CASF Background and History
The following bullets summarize the California Advanced Services Fund (CASF) program history from program establishment to more recent changes.
- December 20, 2007: The Commission authorized the CASF by adopting Decision 07-12-054 in accordance with Public Utilities (P.U.) Code § 701. The CASF provided grants to “telephone corporations” as defined under P.U. Code § 234 to bridge the “digital divide” in unserved and underserved areas in the state. With an initial funding of $100 million, the CASF supported projects that a) provided broadband services to areas currently without broadband access and b) built out facilities in underserved areas, if funds remained.
- June 12, 2008: The Commission adopted the CASF application requirements, timelines, and scoring criteria for parties to qualify for broadband project funding in Resolution T-17143. The Legislature reaffirmed the Commission’s creation of the CASF program in Senate Bill (SB) 1193, which Governor Schwarzenegger signed on September 27, 2008, and codified the program as P.U. Code § 281.
- September 25, 2010: Governor Schwarzenegger signed SB 1040 (Chapter 317, Stats 2010), which provided an additional $125 million, allocated to the following CASF accounts: $100 million to the Broadband Infrastructure Grant Account, $10 million to the Rural and Regional Urban Consortia Account, and $15 million to the Broadband Infrastructure Loan Account.
- December 16, 2010: The Commission opened a rulemaking proceeding, R.10-12-008, to implement the provisions of SB 1040 and improve the program based on CASF’s three year implementation experience.
- June 28, 2011: The Commission approved Decision 11-06-038 to implement the Rural and Urban Regional Broadband Consortia grant program to help fund activities promoting broadband deployment, access, and adoption with a budget of $10 million.
- November 1, 2012: The Commission opened a rulemaking proceeding, R.12-10-012, which proposed to extend CASF applicant eligibility to facility-based broadband service providers that hold neither a CPCN nor WIR. The Commission further considered expanding CASF eligibility to any commercial provider of broadband access or any nonprofit entity, including government entities or community anchor institutions that elect to provide facilities based broadband service.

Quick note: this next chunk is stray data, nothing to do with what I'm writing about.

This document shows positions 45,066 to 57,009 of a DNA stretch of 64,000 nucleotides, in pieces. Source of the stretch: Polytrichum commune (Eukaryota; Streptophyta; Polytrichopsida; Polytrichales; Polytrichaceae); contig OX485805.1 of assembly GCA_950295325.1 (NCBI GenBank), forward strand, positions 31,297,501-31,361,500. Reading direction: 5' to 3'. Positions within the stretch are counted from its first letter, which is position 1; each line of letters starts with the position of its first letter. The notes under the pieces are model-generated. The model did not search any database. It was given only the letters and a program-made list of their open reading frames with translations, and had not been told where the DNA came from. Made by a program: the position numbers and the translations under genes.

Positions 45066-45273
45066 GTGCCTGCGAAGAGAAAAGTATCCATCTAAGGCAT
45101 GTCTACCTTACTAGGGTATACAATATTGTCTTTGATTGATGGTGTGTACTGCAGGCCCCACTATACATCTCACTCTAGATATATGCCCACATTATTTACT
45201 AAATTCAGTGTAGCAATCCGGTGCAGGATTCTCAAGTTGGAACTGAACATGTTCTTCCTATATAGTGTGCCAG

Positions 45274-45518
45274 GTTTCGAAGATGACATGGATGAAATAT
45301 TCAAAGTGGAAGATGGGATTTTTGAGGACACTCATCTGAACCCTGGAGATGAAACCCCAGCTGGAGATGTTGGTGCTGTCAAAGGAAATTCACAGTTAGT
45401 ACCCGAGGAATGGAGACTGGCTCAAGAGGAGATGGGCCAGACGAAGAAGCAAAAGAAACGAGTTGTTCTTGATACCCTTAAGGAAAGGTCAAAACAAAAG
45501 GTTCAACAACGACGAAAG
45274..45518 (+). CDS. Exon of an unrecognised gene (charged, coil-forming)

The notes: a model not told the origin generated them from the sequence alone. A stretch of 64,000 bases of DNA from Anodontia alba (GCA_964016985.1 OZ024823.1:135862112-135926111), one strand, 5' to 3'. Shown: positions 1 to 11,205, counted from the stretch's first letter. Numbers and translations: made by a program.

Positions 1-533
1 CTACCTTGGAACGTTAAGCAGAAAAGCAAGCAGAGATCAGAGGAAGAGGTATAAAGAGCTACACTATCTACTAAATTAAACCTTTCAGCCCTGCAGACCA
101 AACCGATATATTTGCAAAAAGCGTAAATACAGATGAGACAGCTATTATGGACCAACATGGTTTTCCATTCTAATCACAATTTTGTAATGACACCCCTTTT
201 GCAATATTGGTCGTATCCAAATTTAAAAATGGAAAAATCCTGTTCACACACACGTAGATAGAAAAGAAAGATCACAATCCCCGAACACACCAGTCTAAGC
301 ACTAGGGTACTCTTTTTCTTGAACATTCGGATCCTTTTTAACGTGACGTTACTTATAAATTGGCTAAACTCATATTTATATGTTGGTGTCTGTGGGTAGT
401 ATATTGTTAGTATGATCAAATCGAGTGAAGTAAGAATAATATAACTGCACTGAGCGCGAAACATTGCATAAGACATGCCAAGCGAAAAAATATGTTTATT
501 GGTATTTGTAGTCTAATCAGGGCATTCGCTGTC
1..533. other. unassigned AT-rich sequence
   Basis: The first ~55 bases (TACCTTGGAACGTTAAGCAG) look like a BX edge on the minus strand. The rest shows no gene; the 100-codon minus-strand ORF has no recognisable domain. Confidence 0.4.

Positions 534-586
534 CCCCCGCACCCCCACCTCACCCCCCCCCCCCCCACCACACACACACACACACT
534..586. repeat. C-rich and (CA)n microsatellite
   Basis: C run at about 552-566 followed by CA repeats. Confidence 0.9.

- December 18, 2014: The Commission approved Decision 14-12-039 to implement the Public Housing Account grant program pursuant to Assembly Bill 1299.
- June 21, 2018: The Commission adopted Decision 18-06-032 to implement the CASF Broadband Adoption Account and modify the Public Housing and Loan Account pursuant to Assembly Bill 1665.
- April 25, 2019: The Commission adopted Decision 19-04-022 implementing the CASF Line Extension Pilot Program.
- September 2, 2020: The Commission opened a new rulemaking proceeding, R.20-08-021, proposing to implement programmatic changes and adopt rules that will maximize broadband infrastructure deployment and leverage multiple funding sources to better meet the goals of the program.
The following are legislative bills that have shaped the CASF.
- Senate Bill 740 (2013 - 2014) requires the Commission to give priority to last mile projects serving unserved households, that eligible non-CPCN/ WIR holders must provide a last mile connection to an unserved household, that the CPUC must give existing providers the opportunity to upgrade their networks in areas serving underserved households before funds are awarded to a new provider, and that local governments may apply for funds only if its project provides a connection to an unserved household or business and no other eligible entity has applied.
- Assembly Bill 1299 (2013 - 2014) created an additional account under the CASF called the Broadband Public Housing Account to support projects to deploy local area networks and to increase adoption rates in publicly supported housing communities. These efforts are funded through $20 million from the CASF Broadband Infrastructure Account and $5 million from the Revolving Loan Account, respectively.
- Assembly Bill 1665 (2017) amended Pub. Util. Code Sections 281 and 914.7 to extend the date of the CASF goal from 2015 to 2022 and modified the goal to approve funding for broadband infrastructure projects that will provide broadband access to no less than 98 percent of California households in each consortia region, as identified by the Commission on or before January 1, 2017. Assembly Bill 1665 revised eligibility requirements for the Broadband Infrastructure Account and creates a Right of First Refusal process and a Line Extension program. It also created the Broadband Adoption Account and eliminated the Loan Account.